Once you enter, it’s also customary for the first footer to be offered a drink, usually whisky, though, nowadays, it could be anything from beer, cider, or vodka. It’s the thought that counts.

Then, you’d toast the year ahead with the word, Slainte! - Good Health

Traditional New Year Dinner in Scotland

Traditional New Year meal of Steak Pie enjoyed by Scottish people every January 1st

Steak Pie, mashed potatoes, and vegetables! Just Wow! More must be said that there are chunks of steak meat in a delicious gravy, flaky puff pastry, buttery mashed potatoes or chunky chips, and wholesome vegetables! If you’ve never tried it, I highly recommend you start your New Year with a Steak Pie meal.

It is only partially known when the people of Scotland started eating steak pie for New Year's Day dinner. However, one of the most popular theories is that it’s because people were far too busy to make a big meal on New Year's Day as they still had to work, and going to the butcher for a Steak pie was easy. It wasn’t until 1871 that the people of Scotland were given the 1st of January off as a holiday day, though the tradition of eating Steak pie as your New Year's meal was firmly ingrained in the culture of Scotland by then. 

Tradition of an Extra Holiday Day

They enjoy an extra day’s holiday after a Hogmanay party to bring in the New Year.

The Scots love to celebrate Hogmanay and the coming of the New Year, so to stop everyone from going to work with a pounding headache after far too much whisky, the people of Scotland were granted an additional day’s holiday on the 2nd of January. 

Steak Pie Recipe

Rich, meaty, and delicious. This steak pie, filled with slow-cooked beef and is the ultimate comfort food for a winter dinner.

PREP TIME 15minutes mins

COOK TIME 2hours hrs 50minutes mins

TOTAL TIME 3hours hrs 5minutes mins

SERVINGS 4 -6 people


2 tbsp sunflower oil

2.2lbs beef shank, trimmed and diced

2 onions, sliced

3 sticks of celery, sliced

2 cloves of garlic, crushed

¼ cup all-purpose flour

2 cups red wine

10 fl oz beef stock

1 tbsp tomato puree

1 tbsp chopped thyme

1 13.75oz jar pickled walnuts, drained and quartered

1 pre-made puff pastry

1 egg, beaten


Preheat the oven to 325F. You will need a 3-pint round or rectangle ovenproof dish.

Heat the oil in a deep frying pan with a lid. Add the beef and sear in two batches, and set aside.

Add the onions and celery to the pan and fry for 4-5 minutes. Add the garlic and fry for 30 seconds. Mix in the beef.

Add the flour into a mixing bowl. Whisk in the wine until you have a smooth consistency. Add the stock, wine mixture, tomato puree, and thyme to the pan. Stir and bring up to the boil. Cover with a lid and transfer to the oven for 3 – 3.5 hours until the beef is tender.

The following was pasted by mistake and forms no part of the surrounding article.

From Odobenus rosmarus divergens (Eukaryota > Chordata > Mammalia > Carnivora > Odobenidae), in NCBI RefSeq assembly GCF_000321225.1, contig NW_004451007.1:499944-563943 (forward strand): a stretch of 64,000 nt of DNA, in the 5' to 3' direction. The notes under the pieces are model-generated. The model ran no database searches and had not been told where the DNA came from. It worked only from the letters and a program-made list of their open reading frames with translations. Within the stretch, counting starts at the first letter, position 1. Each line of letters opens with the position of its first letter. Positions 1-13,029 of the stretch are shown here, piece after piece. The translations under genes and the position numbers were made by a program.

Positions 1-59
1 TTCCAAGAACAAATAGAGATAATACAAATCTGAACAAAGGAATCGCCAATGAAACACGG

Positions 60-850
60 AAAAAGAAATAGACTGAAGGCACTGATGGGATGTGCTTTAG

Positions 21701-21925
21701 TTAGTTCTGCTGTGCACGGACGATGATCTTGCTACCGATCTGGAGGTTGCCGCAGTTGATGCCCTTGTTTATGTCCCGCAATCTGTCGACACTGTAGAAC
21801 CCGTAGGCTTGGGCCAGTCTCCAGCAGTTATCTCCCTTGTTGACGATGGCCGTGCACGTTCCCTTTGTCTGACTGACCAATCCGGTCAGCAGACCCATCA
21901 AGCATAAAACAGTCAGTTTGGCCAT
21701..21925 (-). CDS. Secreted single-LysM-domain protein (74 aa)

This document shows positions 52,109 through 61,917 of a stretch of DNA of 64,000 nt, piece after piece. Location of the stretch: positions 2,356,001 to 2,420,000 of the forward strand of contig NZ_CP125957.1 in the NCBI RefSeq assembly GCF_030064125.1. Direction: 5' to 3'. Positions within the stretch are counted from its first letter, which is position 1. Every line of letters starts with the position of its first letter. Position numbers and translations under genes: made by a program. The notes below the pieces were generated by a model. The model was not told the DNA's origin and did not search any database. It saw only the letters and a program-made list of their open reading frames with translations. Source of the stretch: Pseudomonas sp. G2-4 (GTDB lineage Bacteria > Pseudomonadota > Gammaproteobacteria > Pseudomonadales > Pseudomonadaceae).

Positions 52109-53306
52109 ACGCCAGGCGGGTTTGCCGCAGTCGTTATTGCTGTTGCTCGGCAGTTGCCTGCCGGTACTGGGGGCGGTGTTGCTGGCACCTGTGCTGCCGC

Once the beef is tender, stir in the pickled walnuts.

Spoon the beef into the ovenproof dish and leave to cool. Invert a small teacup or pie funnel in the center of the dish. Increase the oven temperature to 390F.

Roll out the pastry on a floured surface to a large rectangle, a little bigger than the surface of the dish. Slice four x 1cm strips from the pastry.

Wet the edges of the dish with water and stick the four strips of pastry along the edge. Wet the top of the strips and carefully lay the large sheet of pastry over the top, press around the edge so it sticks to the strips of pastry. Crimp on the edge of the pastry. Using a small sharp knife make two holes, one on either side of the cup to allow the steam to escape and prevent the pastry from being soggy.

Brush the pie with egg wash. Bake in the center of the oven for about 45 minutes until golden.

Irish Coffee With Clootie Dumpling

Why not skip dessert and sip this decadent Scottish coffee cocktail? You might be wondering where the ‘Scottish’ part of this Irish coffee comes into play. The answer lies in the deliciously moist, fragrantly spice pieces of clootie dumplings sprinkled on the cream! Who needs Christmas pudding with a cocktail recipe like this? If you want to be a true Scotsman, you could swap the Irish whiskey for a dash of smoky Laphroaig. The chewy spice of the clootie contrasted with the peaty depth of the Islay malt makes for an unusual and indulgent pairing of two Scottish classics.


50ml Irish whiskey

½ teaspoon of brown sugar

150ml freshly brewed black coffee

2 tablespoons of double cream

1 clootie dumpling (if you don’t have one, use leftover cookie or cake)


Pour freshly made coffee into a warmed mug or glass

Add whisky and sugar, stirring until the sugar has dissolved

Lightly whip the cream until thick, then gently float the cream over the liquid

Sprinkle with pieces of clootie dumplings.